I’ve been meaning to read Octavia Butler’s Kindred for a long time. This book and Butler’s name come up a lot if you read science fiction or fantasy. She was a pioneer within the genre. Starting in the 1970s, she wrote stories with black female protagonists, a character type she saw was lacking in the genre. Kindred, published in 1979, is her best-known and best-selling novel.
When I posted about my resolution to read more diverse authors in 2016, a friend commented and asked if I’d read Butler’s other work. I said no, I hadn’t, but this was definitely the year. I’d gotten the ebook version of Kindred a few weeks before, and I started it that same day.
As soon as I read the first line, I was a little bit obsessed. And what a first line it is: “I lost an arm on my last trip home. My left arm.” There was no way I could put this book down until I figured out what that was all about.
Kindred is the story of Dana Franklin, a woman living in California in 1976 who is mysteriously transported to a plantation in early 19th century Maryland. She realizes fairly quickly that she’s been sent back in time to protect her accident prone ancestor, Rufus Weylin, and that if she fails to keep him alive long enough to father children, she herself may never be born.
It’s a take on the classic sci-fi trope of the Grandfather Paradox—if you go back in time and kill your grandfather, your parent will never be born, then you will never be born, but if you don’t exist you can’t go back and kill your grandfather. Since Dana’s focused on keeping Rufus alive, the paradox doesn’t result, but that doesn’t mean things aren’t complicated.
Rufus is the white son of a slave owner in the antebellum South. In order to keep him (and by extension herself) safe, Dana has to blend into her surroundings. That means pretending to be a slave, a brutal existence that she feels totally unprepared for. Then there’s Alice, the young black girl who will be the mother of Rufus’s child, if he lives long enough. Dana has few illusions about how mixed-race children of the time were usually conceived, and she fears that she’s continuously rescuing a future rapist.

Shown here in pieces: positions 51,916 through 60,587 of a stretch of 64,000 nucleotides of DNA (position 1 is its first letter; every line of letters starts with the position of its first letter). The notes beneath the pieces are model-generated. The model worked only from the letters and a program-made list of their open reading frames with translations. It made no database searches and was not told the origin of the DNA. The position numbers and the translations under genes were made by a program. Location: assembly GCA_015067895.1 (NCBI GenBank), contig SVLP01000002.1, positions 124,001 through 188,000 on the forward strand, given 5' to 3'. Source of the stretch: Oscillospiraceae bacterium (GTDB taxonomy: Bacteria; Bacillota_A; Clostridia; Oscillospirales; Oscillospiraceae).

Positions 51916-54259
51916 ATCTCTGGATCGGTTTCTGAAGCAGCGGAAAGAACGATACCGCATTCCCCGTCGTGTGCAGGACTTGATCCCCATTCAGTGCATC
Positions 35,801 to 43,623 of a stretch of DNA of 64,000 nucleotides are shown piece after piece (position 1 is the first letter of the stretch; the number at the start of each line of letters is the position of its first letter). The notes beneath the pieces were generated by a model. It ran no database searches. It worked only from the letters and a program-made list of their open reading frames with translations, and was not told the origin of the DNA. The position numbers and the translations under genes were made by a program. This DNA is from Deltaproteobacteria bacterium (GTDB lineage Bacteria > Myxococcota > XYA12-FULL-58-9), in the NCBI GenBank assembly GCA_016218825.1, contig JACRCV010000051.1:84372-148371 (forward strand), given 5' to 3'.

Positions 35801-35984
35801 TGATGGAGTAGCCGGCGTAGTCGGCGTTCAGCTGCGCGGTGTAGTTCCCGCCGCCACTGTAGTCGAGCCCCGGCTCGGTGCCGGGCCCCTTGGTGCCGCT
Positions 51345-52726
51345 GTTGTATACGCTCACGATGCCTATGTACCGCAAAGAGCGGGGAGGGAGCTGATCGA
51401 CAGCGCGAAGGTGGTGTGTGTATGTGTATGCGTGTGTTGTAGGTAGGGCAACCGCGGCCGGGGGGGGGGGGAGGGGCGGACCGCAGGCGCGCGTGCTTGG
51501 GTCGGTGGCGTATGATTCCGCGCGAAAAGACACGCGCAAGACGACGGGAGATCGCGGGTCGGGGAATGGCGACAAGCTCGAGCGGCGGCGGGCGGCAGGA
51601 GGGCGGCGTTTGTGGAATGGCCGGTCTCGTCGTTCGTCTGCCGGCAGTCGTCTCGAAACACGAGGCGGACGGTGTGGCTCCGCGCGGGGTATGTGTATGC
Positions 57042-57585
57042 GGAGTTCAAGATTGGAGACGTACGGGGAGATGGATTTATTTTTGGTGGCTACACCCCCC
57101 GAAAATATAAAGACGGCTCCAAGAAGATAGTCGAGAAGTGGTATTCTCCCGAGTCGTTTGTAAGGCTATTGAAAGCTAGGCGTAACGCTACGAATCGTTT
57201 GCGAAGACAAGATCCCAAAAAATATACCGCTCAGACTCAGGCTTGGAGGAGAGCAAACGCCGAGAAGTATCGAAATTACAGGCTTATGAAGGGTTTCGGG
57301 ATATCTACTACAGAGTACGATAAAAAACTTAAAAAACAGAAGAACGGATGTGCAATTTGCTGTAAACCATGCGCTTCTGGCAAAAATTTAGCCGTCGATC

Butler sets down rules about time travel and sticks to them, but she doesn’t provide a lot of explanations. One of the afterwords in the edition I read mentions that this isn’t H.G. Wells, and there are no shiny time machines. We never find out how Dana is transported, and in the end, it doesn’t matter. This is a story about time travel, but it’s also about family, and justice, and the meaning- of home.
Kindred has cast of well-drawn characters from both time periods. As much as she abhors slavery, Dana sees that the Weylin family is a product of their times, and even develops a fondness for Rufus. She is shocked by some seemingly contented slaves, but later realizes that their outward behavior hides a different story. Some of the other black characters resent Dana for her education and her closeness to the Weylins, and she experiences cruelty from them (although it pales in comparison to what she suffers at the hands of whites).
One of my favorite things about this book was the relationship between Dana and her husband, Kevin. Butler reveals their courtship and marriage through flashbacks. Kevin is white, and both he and Dana encounter people in the 1970s who look down on their inter-racial marriage. These scenes keep the book from being a simplistic “the present is better than the past” morality tale; life is not free of prejudice for Dana and Kevin even in their own time. Still, they love and support each other through everything, and they make it clear that they’re willing to sacrifice everything for one another.
Dana and Kevin have no children, but there are a lot of motifs about parenthood and parent-child relationships running through the book. There’s a particular focus on the black women who give birth while in slavery. Sometimes the child had been fathered by the white plantation owner. If the child survived infancy (not a given, in that time period) they lived under the constant threat of being sold away from their mothers. It made me think about a presentation I went to in college that mentioned Kindred, an honors project about representations of black motherhood in fiction. The presenter pointed out that when modern feminists talk about reproductive rights, we’re often talking about the right to not have a child, the right to prevent or terminate a pregnancy. Black women in slavery, by contrast, wanted the right choose the father of their child, and the right to raise their own children. It’s not a stretch to imagine that Octavia Butler, writing this novel during the height of second-wave feminism, included these themes deliberately.
Dana, as a visitor from another time, is used to having more of a say in her own fate. She’s determined to make her own choices, even when none of the possible outcomes seem positive. Her journey and the decisions she makes are the basis for a powerful story that resonates throughout history.
I absolutely loved this novel, but I’m not I’ll be in a hurry to reread it. Just like confronting our own history, this book is neither easy nor comforting. That makes it all the more important.